Shanghai is a hypermodern, cutting-edge city of over 24 million that draws visitors who appreciate art, design, food, and style. In the past few decades, the metropolis has reinvented itself, adding numerous architectural stunners to its skyline (including the Shanghai Tower, the second-largest skyscraper in the world), blue-chip art galleries, craft-cocktail bars, Michelin-starred restaurants — and some of the best hotels in the world.
Every year for our World’s Best Awards survey, T+L asks readers to weigh in on travel experiences around the globe — to share their opinions on the top hotels, resorts, cities, islands, cruise ships, spas, airlines, and more. Hotels were rated on their facilities, location, service, food, and overall value. Properties were classified as City or Resort based on their locations and amenities.
The Peninsula Shanghai took top honors this year. Located on the city’s famous Bund (a wide waterfront promenade along the Huangpu River), the hotel lives up to the burnished Peninsula reputation with “unrivaled service,” says one reader. It also takes full advantage of its location. In March, the hotel unveiled the Azimut 47 Flybridge, a yacht that guests can book for scenic private cruises along the Huangpu.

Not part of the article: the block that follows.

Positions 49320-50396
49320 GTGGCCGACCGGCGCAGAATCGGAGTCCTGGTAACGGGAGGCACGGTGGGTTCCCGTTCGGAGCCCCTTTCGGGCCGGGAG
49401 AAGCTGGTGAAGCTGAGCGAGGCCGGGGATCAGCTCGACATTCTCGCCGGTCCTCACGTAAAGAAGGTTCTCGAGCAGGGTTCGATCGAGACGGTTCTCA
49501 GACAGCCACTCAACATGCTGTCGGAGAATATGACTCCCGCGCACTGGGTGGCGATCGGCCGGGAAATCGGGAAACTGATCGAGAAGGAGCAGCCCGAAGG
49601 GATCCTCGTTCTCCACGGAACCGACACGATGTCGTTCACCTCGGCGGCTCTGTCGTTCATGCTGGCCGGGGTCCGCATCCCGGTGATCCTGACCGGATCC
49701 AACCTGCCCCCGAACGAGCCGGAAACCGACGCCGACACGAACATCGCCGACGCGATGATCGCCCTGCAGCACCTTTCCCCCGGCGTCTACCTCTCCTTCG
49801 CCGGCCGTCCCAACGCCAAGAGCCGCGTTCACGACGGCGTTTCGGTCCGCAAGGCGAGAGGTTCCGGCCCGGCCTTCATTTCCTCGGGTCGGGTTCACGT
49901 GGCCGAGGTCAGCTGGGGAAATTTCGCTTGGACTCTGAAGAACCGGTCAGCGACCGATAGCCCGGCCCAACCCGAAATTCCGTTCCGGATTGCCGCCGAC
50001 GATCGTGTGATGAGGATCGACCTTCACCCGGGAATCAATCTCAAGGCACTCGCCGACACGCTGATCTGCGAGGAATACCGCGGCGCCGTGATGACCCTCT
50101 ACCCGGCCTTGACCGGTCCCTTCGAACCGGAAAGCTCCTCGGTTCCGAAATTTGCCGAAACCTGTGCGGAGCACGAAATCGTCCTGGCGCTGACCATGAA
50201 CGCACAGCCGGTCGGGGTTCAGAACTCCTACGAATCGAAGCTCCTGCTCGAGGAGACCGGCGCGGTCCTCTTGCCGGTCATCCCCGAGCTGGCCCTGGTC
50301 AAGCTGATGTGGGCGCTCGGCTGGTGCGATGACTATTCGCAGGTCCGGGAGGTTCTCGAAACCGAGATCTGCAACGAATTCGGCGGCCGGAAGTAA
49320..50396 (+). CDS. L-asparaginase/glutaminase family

Nearby, Waldorf Astoria Shanghai on the Bund is housed in the former Shanghai Club, where British expats would gather to socialize in the 1920s and 30s. “A gorgeous hotel full of history and romance,” said one reader. Today, guests unwind from the frenetic pace of the city by taking a break in the spa, where all eight treatment rooms come with a private steam bath.
In the city’s financial district, the Mandarin Oriental Pudong, Shanghai stands out for the contemporary design of its 362 rooms, where subtle Chinese influences include colorful silk floral fabrics and glossy lacquered furniture pieces, while the Ritz-Carlton, Pudong, Shanghai, offers 285 Art Deco–inspired suites in a soaring 58-story tower. And in the Fairmont Peace Hotel the star is the Jazz Bar, where locals and guests stop in for the live jazz band that’s been playing here nightly for decades. Read on to see how each hotel was rated.
In busy, buzzy Shanghai, the Peninsula offers a calm respite from city life, beginning with a private Rolls-Royce or BMW pickup from the airport to the hotel. Once there, guests find oversize rooms (starting at 581 square feet) in soothing shades of cream and white with generous use of dark wood. Two of its restaurants, meanwhile, were awarded Michelin stars: Sir Elly’s for its modern take on European cuisine (and its 400-label wine list), and Yi Long Court, for Cantonese dishes. After dinner, head to the atmospheric, 1920s-inspired Salon de Ning for a nightcap and live music.